Chengdu Taste in the new 808 Center on Sheridan is one of the many Asian-focused eateries popping up in town. A California-based chain, Chengdu Taste is renowned for serving authentic Sichuan cuisine. This region of China is famous for foods that not only are spicy, but leave your mouth with a mildly numbing and tingling sensation, thanks to the notorious Sichuan peppercorn.
More often than not, dishes here are finished with a layer of red chili oil and/or a generous helping of fried chilis. If you’re not familiar with Sichuan food, don’t let appearances fool you. The oil isn’t as spicy as it appears and you can just eat around the chilis. If you want an extra kick, take a nibble of chili with each bite of food. And don’t worry if you start sweating a little, everyone else is sweating, too.
The menu is pretty straightforward. By that I mean there’s no rhyme or reason to the layout, no pictures, no descriptions. So A) it’s super Chinese, B) if you don’t know, you don’t know, and C) godspeed. Let’s see if we can assist.
These three are classic Sichuan dishes. The mung bean jelly noodle in my opinion is a little too soft; I wish it had a bit more chew or texture to it. The Couple’s Sliced Beef is one of my favorite Sichuanese dishes, and they do it well here: sliced beef tossed with beef offal mixed with vinegar, chili, garlic and herbs. And the last is thinly sliced pork belly with heaps of raw garlic and finished with blistered chili oil. Extra chili oil on the side for you daredevils.
Another signature Sichuan cooking technique is “shui zhu,” which literally translates as water cooked. The most popular versions use a white fish, aka Boiled Sliced Fish in Hot Sauce, and beef (not pictured). Chengdu Taste offers both as well as other stone pot specialties like Boiled Fish with Green Pepper Sauce. I really liked the green pepper dish.
All the stone pots start with huge bowls filled with a bed of mung bean spouts, cucumbers (a little weird) and cabbage. The Hot Sauce version is finished with red chili oil and a couple of handfuls of crushed Sichuan peppercorns, while the Green Pepper Sauce is finished with a clear green peppercorn oil and fresh chilis. The difference? Hot Sauce starts hot, stays hot, but doesn’t linger on the palate. The Green Pepper Sauce is a slow burn, gradually building heat in your mouth and throat the more you eat. A third option comes with a tofu pudding; I want to go back to try.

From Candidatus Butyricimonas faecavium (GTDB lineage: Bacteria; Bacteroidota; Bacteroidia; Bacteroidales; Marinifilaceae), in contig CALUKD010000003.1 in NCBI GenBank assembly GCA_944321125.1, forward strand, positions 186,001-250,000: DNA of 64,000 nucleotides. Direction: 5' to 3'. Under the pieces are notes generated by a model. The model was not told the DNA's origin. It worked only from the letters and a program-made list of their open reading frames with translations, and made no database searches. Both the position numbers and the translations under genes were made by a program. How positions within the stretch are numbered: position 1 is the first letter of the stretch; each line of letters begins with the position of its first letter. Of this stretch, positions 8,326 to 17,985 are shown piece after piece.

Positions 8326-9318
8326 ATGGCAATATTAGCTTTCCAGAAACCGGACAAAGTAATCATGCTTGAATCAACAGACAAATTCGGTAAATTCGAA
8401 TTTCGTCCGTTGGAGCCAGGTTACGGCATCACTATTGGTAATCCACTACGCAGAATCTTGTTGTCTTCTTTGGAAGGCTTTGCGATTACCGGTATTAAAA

As previously mentioned, a lot of Sichuan cuisine relies heavily on red chili oil or a variation of it. The chicken was poached delicately, with a silky smooth skin and tender meat, but is served on the bone. Both the wontons and dumplings (not pictured) are house-made and delicious, thin wrappers stuffed with moist pork filling.
We sampled a few stir fries as well. Pretty standard issue, tasty, value-priced and authentically Chinese. (They aren’t shy on the oil.) If you’ve never heard of Arden lettuce, neither have I. I call it A cai, or A vegetable. Think of it like a more tender Romaine lettuce. Not pictured but also sampled was Twice Cooked Pork, one of the few not spicy dishes, and Sautéed Shredded Potato with Green Pepper, which is done so well here. The potato has a nice crunch, which is how it’s supposed to be. Don’t send it back because you think it’s undercooked!
People I was with enjoyed the Beef Noodle, though it was a bit too salty and the noodles too soft for my liking (we were busy talking so it sat for a minute before we dove in). Sichuan Tan Tan Noodle (not pictured) is more of an individual portion and is delicious.
Having been to Chengdu Taste a few times now, I am 100 percent a fan. Granted I love Sichuan food to begin with – there’s something about the chili and the Sichuan peppercorn that is almost addicting. It’s also encouraging to see more regional Chinese cuisine popping up on the island, and I selfishly hope this is a trend that continues.
808 Sheridan St.
Honolulu, HI 96814